Common Seal

Phoca vitulina


The smaller of our two seal species, Common Seals (also known as Harbour Seals) are more commonly found around sheltered shores and estuaries, where they haul out on sandbanks and beaches. When out of the water, they sometimes hold their body in a curved 'banana' position, with their head and tail both in the air at the same time. Like Grey Seals, they feed on fish, but also eat squids, whelks, crabs and mussels. The young are born during the summer.

How to identify

Can be distinguished from the Grey Seal by its smaller size and shorter head with a blunter, more dog-like profile. Very variable in colour, from blonde to black, but generally grey with dark spots.

Where to find it

Found around the coasts of Scotland, Northern Ireland and eastern England.


When to find it

  • January
  • February
  • March
  • April
  • May
  • June
  • July
  • August
  • September
  • October
  • November
  • December

How can people help

Common Seals were historically hunted by humans, their numbers dwindling as a result. Following the ban on shooting, recovering populations were hit hard in the 1980s by a disease called phocine distemper - thousands of seals died across Europe. This disease causes periodic population crashes which are uncontrollable. To help seals and other marine wildlife, The Wildlife Trusts are working with fishermen, researchers, politicians and local people towards a vision of 'Living Seas', where marine wildlife thrives. This work has recently had a massive boost with the passing of the Marine Bill, promising sustainable development of the UK's marine environment. Do your bit for our Living Seas by supporting your local Wildlife Trust.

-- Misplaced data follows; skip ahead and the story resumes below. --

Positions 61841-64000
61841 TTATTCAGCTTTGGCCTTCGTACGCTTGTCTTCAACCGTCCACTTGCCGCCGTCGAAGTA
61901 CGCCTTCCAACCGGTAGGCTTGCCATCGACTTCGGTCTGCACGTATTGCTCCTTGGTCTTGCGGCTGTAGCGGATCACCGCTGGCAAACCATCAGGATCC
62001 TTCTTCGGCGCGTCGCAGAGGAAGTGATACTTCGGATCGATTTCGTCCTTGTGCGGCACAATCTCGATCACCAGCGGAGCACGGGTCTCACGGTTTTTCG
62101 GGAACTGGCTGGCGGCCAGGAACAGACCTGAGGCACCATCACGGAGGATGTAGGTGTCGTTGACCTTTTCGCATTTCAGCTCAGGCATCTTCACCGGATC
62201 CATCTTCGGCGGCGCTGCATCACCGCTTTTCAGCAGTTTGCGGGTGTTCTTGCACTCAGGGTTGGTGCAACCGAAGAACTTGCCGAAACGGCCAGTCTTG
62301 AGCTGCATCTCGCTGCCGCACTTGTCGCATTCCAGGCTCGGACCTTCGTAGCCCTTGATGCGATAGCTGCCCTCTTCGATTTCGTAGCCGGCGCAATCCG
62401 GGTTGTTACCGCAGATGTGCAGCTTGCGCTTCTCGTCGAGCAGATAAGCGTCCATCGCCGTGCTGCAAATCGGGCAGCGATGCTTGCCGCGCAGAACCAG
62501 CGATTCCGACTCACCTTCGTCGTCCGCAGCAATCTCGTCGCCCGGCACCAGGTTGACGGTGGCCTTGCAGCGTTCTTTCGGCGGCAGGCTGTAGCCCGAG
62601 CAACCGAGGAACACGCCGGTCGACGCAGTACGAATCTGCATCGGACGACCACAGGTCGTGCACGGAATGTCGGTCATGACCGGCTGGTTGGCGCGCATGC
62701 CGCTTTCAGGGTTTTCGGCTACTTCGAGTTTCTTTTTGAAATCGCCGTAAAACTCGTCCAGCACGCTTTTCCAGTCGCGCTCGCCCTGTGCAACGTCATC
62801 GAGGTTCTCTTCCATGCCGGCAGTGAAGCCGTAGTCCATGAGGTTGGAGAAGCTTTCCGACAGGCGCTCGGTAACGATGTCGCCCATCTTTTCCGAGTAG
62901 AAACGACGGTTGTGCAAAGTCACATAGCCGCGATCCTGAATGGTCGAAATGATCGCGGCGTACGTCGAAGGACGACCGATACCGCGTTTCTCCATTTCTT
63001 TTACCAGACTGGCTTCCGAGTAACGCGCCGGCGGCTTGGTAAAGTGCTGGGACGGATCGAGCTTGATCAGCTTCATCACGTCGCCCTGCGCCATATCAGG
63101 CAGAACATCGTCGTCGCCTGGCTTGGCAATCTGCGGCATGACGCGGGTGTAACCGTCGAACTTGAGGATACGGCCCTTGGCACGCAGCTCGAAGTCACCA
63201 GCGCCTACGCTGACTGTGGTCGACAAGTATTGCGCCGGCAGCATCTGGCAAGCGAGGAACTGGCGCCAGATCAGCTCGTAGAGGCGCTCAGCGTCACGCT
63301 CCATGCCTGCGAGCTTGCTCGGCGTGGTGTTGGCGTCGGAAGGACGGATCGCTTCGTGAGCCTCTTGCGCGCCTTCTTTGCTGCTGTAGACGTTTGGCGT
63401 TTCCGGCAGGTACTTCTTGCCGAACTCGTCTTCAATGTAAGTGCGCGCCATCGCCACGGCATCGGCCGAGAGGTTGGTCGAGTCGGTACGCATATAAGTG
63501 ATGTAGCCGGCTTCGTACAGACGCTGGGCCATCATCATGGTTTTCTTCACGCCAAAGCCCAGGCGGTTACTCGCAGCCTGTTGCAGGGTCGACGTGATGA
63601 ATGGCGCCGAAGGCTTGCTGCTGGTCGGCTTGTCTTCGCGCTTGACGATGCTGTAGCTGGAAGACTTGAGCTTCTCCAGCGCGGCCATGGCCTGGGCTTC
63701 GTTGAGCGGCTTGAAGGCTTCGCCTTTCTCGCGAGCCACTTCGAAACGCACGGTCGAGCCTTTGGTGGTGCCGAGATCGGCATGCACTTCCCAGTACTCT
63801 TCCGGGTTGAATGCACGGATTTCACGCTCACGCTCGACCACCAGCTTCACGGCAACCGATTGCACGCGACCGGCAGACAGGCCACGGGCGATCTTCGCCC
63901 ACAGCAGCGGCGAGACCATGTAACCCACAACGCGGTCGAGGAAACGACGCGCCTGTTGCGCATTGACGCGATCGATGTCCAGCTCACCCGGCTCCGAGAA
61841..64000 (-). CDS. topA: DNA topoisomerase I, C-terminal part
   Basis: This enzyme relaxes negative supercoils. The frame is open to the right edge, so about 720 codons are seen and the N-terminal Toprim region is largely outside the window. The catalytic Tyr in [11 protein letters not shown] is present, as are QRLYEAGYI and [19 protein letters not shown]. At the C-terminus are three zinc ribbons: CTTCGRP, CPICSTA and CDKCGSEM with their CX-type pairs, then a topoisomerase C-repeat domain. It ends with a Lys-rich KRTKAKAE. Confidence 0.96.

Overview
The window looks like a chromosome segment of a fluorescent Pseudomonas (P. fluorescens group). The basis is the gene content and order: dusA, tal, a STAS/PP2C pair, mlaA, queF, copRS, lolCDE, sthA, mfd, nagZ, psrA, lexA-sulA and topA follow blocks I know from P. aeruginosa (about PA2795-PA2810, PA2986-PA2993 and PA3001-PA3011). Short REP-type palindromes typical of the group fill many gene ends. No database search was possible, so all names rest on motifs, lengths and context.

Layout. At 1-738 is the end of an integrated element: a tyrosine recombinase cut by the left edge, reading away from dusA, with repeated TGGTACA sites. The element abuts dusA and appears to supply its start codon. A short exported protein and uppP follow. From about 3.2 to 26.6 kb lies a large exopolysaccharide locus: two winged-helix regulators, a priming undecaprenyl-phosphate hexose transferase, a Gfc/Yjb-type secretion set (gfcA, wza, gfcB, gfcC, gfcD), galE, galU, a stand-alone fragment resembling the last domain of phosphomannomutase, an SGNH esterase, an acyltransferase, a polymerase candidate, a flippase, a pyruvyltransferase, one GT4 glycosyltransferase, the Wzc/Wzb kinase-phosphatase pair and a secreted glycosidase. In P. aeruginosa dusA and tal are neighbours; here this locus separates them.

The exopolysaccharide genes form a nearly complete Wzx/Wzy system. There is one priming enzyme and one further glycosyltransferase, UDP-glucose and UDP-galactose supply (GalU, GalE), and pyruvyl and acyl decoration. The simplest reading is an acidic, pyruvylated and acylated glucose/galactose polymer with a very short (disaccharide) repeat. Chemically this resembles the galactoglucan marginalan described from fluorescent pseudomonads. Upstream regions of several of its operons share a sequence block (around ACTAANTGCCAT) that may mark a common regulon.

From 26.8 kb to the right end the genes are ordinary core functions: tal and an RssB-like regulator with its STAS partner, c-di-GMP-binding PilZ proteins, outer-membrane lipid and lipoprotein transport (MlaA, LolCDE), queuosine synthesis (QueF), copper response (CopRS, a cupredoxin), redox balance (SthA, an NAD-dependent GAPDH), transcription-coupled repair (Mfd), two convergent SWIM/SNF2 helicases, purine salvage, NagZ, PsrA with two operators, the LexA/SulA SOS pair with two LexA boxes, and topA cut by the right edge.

Species information

Common name
Common Seal
Latin name
Phoca vitulina
Seals, turtles and other marine mammals
Length: 1.2-1.6m Weight: 45-105kg Average Lifespan: 20-30 years
Conservation status
Protected in Britain under the Conservation of Seals Act, 1970, and classified as a Priority Species in the UK Biodiversity Action Plan. Also protected under the Wildlife (Northern Ireland) Order, 1985